Melbourne’s GPO is like an English gentleman with a confused, or rather, sophisticated characteristic. Its Big Ben’s equivalent clock tower dominates the intersection of two major streets in town: the shoppers’ paradise Bourke Street and the superb retailers’ hub Elizabeth Street. Proud yet unobtrusive, the giant clock is a faithful keeper of time to the hectic office workers flocking over from all directions, and a beautiful reminder of the city’s colonial history to the casual visitors. To the town planners, this antique timepiece is more than just an exquisite decoration or a convenient time-teller; its location is an important point of reference to ascertain road distances of a particular place from the centre of Melbourne.
At first glance, the façade of the building presents a uniform 19th century Renaissance Revival style, a hybrid of Italian and French architectural form found far too commonly in many old buildings scattered around the city of Melbourne. Yet a closer scrutiny of this grandeur, heritage-listed heirloom would unveil its complicated personalities beyond the surface.
Each of the level incorporates unique and diverse styles of column. The masculine Doric columns with their characteristic simple circular capitals stand at the base of the building, like a row of stoic guards steadfastly protecting the sanctity of this iconic masterpiece of Melbourne. The feminine Ionic columns stand elegantly at the second level. Their spiral and scroll-like volutes beam seductively at the city, like a group of ladies ready to perform a graceful curtsey. The third level, on the other hand, is lined with a row of slender Corinthian columns with intricately carved capitals. Each level is distinctive in its own special way, yet harmoniously blended into a single classical piece of architectural structure.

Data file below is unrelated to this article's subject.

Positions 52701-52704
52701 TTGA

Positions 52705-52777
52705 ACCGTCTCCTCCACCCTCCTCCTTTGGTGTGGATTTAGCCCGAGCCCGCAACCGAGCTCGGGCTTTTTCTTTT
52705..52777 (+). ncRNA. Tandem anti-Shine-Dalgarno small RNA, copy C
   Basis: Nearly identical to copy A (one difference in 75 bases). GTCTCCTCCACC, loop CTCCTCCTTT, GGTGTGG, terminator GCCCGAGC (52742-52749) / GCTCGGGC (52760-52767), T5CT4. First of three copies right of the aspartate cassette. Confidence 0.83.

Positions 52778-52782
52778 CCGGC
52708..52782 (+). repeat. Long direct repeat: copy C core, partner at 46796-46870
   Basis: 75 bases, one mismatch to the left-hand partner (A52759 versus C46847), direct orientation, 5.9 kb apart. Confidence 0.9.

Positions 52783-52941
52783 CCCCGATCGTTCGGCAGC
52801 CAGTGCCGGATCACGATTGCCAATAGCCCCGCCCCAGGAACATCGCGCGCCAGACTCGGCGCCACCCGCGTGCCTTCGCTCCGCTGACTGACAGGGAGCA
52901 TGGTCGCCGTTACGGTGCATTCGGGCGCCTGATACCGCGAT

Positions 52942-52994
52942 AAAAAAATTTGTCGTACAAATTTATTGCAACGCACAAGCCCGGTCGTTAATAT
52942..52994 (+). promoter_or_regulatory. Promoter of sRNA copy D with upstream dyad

Designed by A. E. Johnson (also the same architect responsible for the Supreme Court of Victoria), the Melbourne’s GPO started of as a post office and a mail sorting space in around 1864. In 1992, the Australia Post made a rather sensational announcement of its plans to end the building as its major postal hall. The public was intrigued and curiosity aroused inevitably. Many might have thought such an old-style Victorian-era building would have aptly served as an art gallery or an antiquated museum, but the GPO building surprised us all. Like a dignified, silver-whiskered grandfather dissatisfied with his vintage links, the building was dramatically refurbished and transformed into a contemporary fashion hub, now occupied by the Swedish retail giant H&M as its pioneer flagship store in Australia.
The GPO today is more than just a retail centre selling low-priced designer clothes and accessories; its iconic steps at the entrance is the gathering point where Melbournians could inhale the sunny breeze, have a sip of a barista-made coffee, and enjoy an afternoon of public live performances from talented buskers. It is the heart of street culture, coffee art, international fashion and dining experience. It is, indeed, the heart of Melbourne.
2/ 350 Bourke Street, Melbourne (corner of Bourke and Elizabeth Streets)